Production of “New Moon,” the follow-up to “Twilight,” will not be halted as some outlets reported April 20.
A spokesperson from Summit Entertainment, which is releasing the film, says “Production is underway, in Vancouver, totally as planned. There is no delay. Whatever you’re hearing about a lawsuit interfering with the film, its release, all I can say is it’s totally false.” The film is slated for a Nov. 20 release.
Several Internet outlets reported April 20 that filming was halted because of a lawsuit allegedly filed in Utah by a former friend of Stephenie Meyers, the “Twilight” author. Meyers’ representation says no such lawsuit was even filed.
‘House’ to White House move makes Penn popular
If former "House" star and now White House employee Kal Penn wants to reconsider his move to Washington, now is the time to capitalize on his popularity, which is at an all-time high now that he’s left show business.
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The actor knocked “Twilight” heartthrob Robert Pattinson off the number-one position on IMDB’s Starmeter rankings after his “House” character committed suicide and it was announced that he’ll be headed to Washington to be the associate director at the Office of Public Liaison.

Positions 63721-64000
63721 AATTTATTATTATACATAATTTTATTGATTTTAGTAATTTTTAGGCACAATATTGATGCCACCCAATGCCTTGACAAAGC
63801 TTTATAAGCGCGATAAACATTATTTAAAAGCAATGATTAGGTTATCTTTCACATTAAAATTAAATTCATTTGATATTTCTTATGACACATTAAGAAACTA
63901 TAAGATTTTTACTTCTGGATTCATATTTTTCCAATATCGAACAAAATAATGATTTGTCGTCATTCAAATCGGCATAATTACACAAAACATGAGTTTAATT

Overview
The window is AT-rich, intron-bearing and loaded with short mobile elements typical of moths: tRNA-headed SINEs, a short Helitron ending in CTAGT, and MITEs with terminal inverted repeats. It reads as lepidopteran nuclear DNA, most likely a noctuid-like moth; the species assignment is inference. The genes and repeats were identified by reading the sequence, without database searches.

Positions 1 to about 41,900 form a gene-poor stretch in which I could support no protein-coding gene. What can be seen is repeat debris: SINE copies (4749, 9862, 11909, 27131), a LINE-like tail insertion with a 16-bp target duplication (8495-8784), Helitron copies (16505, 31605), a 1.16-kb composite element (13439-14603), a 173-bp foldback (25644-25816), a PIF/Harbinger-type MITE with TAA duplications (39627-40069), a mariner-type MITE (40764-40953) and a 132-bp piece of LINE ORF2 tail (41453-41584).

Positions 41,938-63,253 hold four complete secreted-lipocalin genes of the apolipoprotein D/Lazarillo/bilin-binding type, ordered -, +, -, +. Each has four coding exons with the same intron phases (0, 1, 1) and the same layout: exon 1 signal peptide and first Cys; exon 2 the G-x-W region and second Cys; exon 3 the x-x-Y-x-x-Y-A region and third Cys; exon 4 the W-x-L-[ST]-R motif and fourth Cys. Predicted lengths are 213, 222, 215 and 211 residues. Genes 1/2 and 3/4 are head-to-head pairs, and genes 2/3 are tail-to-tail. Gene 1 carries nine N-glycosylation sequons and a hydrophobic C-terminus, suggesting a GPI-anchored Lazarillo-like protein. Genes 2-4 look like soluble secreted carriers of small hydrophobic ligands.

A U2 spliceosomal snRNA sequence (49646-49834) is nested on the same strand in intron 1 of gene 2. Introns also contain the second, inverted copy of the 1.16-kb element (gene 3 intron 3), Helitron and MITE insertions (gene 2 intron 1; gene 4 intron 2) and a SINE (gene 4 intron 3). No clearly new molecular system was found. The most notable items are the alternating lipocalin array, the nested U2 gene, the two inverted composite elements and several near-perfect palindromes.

News that he was leaving acting world propelled Penn from a ranking of 797 straight to the top. (As of April 19, Penn had dropped to 38 on the list, and Pattinson reclaimed his top spot.)
And although Penn is technically bowing out of the business for now, he still has a film listed as in production — “Under New Management,” which is slated for a 2009 release.
Chan backlash continues
Backlash against action star Jackie Chan’s query as to whether the Chinese “need to be controlled” continues days after his April 18 remarks at a business forum in Hainan, a southern Chinese island.
Chan said, "I'm not sure if it's good to have freedom or not. If you're too free, you're like the way Hong Kong is now. It's very chaotic. Taiwan is also chaotic." Chan added, "I'm gradually beginning to feel that we Chinese need to be controlled. If we're not being controlled, we'll just do what we want."
Since then, a number of blogs are calling for boycotts of Chan’s films. And while the “Rush Hour” franchise is probably safe, there’s cause for concern about whether the outrage has enough momentum to impact the filming of “Big Soldier,” which is budgeted at $25 million and scheduled for an October 2009 release. Chan is also attached to the “Karate Kid” remake.
A boycott has also been called for a May 1 concert at the Bird’s Nest stadium in Beijing. No word from Chan’s reps as to whether that show is still happening, or whether to expect a comment from the action star.
Courtney Hazlett delivers the Scoop Monday through Friday on msnbc.com. Follow Scoop on Twitter: @ courtneyatmsnbc.
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